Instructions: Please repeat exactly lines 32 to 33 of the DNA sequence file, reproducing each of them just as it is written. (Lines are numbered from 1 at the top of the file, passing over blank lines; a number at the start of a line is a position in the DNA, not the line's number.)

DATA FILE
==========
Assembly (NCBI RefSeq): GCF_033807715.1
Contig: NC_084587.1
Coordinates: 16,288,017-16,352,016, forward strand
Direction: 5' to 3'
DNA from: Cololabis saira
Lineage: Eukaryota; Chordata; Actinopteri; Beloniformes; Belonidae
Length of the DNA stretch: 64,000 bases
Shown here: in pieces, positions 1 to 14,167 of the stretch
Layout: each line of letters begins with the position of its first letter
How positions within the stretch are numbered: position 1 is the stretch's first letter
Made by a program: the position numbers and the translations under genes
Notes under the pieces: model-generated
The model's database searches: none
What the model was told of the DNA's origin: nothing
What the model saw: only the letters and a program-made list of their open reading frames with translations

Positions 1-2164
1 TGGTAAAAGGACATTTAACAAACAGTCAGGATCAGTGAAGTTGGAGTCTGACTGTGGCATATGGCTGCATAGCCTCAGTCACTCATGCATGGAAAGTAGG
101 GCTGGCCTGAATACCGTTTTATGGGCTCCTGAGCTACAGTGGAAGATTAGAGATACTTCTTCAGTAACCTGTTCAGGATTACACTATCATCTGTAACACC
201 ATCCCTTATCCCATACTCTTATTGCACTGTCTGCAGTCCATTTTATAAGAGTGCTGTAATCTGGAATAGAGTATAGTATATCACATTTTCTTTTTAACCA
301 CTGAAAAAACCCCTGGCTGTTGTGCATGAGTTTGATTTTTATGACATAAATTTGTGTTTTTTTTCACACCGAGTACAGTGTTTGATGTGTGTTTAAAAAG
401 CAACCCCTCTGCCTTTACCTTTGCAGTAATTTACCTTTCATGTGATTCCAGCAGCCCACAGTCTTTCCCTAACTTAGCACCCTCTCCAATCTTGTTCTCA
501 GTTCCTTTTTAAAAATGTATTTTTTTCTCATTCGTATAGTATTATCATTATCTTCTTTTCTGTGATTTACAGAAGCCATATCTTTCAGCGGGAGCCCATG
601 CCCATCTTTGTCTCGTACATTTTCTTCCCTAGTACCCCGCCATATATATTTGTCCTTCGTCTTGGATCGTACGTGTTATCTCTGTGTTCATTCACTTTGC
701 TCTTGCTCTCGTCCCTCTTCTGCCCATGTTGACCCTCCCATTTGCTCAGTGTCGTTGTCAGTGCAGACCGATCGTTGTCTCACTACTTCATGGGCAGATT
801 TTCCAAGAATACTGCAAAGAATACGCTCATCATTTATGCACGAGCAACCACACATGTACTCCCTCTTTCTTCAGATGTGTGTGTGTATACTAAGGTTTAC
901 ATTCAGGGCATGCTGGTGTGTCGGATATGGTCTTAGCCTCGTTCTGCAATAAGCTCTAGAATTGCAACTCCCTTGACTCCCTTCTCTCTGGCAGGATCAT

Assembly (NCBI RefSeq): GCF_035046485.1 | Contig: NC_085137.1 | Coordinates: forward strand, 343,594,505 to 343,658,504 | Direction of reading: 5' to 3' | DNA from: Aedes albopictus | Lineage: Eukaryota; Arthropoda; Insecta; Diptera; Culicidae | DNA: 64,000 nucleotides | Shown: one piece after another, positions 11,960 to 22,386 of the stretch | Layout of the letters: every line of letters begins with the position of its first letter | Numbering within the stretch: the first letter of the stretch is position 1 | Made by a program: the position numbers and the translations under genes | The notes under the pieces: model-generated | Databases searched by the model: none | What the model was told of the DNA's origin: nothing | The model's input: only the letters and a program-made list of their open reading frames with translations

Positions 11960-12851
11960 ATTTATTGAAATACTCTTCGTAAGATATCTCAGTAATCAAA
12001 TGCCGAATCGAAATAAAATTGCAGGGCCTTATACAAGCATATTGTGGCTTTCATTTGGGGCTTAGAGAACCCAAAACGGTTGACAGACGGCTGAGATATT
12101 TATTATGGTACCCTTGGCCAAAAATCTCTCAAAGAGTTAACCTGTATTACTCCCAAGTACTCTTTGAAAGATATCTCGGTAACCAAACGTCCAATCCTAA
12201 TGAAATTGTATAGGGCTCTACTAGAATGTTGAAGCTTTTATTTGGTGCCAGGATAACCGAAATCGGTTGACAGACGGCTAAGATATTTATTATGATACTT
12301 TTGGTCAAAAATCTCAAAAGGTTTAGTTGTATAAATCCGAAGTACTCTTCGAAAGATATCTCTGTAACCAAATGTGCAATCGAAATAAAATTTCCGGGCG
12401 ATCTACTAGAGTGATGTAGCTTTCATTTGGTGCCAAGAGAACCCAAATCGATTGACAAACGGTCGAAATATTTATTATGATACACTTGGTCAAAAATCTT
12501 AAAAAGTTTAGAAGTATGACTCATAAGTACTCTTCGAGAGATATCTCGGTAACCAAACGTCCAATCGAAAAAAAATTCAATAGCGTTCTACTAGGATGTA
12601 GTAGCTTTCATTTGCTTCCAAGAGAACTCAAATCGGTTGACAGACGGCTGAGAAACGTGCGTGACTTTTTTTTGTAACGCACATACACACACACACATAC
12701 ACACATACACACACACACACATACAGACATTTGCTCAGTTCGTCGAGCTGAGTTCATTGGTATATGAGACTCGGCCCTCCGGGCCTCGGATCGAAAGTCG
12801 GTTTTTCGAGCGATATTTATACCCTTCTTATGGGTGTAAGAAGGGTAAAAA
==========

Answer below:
12201 TGAAATTGTATAGGGCTCTACTAGAATGTTGAAGCTTTTATTTGGTGCCAGGATAACCGAAATCGGTTGACAGACGGCTAAGATATTTATTATGATACTT
12301 TTGGTCAAAAATCTCAAAAGGTTTAGTTGTATAAATCCGAAGTACTCTTCGAAAGATATCTCTGTAACCAAATGTGCAATCGAAATAAAATTTCCGGGCG